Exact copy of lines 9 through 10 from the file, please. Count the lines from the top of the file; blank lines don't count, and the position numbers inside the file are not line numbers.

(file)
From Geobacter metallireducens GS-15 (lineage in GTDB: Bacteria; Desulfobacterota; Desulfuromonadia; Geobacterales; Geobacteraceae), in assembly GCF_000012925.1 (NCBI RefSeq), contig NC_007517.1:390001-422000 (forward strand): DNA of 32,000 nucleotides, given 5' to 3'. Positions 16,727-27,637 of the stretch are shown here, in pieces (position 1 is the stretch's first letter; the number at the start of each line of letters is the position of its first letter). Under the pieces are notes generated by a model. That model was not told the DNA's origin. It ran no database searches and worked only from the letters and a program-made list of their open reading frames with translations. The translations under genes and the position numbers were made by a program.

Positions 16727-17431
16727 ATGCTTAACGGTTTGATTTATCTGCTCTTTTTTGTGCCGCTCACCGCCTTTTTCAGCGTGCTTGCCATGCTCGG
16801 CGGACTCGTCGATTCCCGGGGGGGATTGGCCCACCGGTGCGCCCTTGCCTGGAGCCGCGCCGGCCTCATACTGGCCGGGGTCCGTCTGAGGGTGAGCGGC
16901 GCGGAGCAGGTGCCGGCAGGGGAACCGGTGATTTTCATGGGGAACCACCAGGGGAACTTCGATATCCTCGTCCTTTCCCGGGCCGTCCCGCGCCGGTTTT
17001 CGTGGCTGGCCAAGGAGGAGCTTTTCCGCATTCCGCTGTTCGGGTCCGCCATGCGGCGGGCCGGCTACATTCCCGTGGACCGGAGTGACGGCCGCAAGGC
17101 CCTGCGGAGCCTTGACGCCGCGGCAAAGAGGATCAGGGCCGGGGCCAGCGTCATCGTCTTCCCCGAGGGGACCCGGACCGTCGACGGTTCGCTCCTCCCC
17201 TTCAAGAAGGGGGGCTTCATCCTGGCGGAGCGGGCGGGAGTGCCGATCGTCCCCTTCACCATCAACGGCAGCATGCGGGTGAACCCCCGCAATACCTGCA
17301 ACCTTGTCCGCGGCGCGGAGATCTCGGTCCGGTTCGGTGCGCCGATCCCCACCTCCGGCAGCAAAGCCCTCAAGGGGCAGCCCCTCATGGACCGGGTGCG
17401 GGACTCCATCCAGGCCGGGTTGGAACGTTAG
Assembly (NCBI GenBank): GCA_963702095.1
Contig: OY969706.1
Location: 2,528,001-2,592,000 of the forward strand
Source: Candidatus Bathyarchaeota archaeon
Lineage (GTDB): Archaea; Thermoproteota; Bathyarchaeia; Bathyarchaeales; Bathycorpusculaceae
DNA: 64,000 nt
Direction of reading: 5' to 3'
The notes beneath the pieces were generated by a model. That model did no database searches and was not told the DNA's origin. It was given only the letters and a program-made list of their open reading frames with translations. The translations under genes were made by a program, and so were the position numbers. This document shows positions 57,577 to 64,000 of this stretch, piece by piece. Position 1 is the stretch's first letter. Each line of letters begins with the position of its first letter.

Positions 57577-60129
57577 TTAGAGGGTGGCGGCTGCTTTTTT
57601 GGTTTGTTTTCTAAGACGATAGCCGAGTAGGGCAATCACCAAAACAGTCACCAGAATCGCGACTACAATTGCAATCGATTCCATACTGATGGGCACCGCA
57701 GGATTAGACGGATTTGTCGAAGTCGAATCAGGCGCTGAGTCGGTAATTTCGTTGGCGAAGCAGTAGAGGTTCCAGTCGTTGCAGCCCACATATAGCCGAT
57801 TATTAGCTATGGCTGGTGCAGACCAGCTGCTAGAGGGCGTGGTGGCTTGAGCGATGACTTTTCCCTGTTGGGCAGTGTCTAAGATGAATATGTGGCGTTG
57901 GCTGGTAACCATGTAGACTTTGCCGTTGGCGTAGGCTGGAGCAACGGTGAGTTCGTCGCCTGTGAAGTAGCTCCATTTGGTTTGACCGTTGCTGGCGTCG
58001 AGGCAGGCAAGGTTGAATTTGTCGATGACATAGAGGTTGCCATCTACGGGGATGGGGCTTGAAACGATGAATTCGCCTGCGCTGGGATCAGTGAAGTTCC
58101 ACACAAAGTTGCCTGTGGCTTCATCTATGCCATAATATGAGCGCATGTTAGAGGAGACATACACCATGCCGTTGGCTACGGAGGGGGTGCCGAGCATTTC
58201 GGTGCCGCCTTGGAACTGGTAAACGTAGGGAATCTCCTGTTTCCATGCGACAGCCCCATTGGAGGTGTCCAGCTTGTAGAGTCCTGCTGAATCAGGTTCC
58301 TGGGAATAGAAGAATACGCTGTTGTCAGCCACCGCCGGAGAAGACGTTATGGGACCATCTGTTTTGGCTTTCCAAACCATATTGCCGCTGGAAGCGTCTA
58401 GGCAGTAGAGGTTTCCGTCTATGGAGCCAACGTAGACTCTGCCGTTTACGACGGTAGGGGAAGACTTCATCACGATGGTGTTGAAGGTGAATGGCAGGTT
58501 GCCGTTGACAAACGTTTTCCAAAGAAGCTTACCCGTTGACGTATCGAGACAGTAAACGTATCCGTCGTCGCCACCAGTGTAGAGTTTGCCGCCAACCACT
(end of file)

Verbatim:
17301 ACCTTGTCCGCGGCGCGGAGATCTCGGTCCGGTTCGGTGCGCCGATCCCCACCTCCGGCAGCAAAGCCCTCAAGGGGCAGCCCCTCATGGACCGGGTGCG
17401 GGACTCCATCCAGGCCGGGTTGGAACGTTAG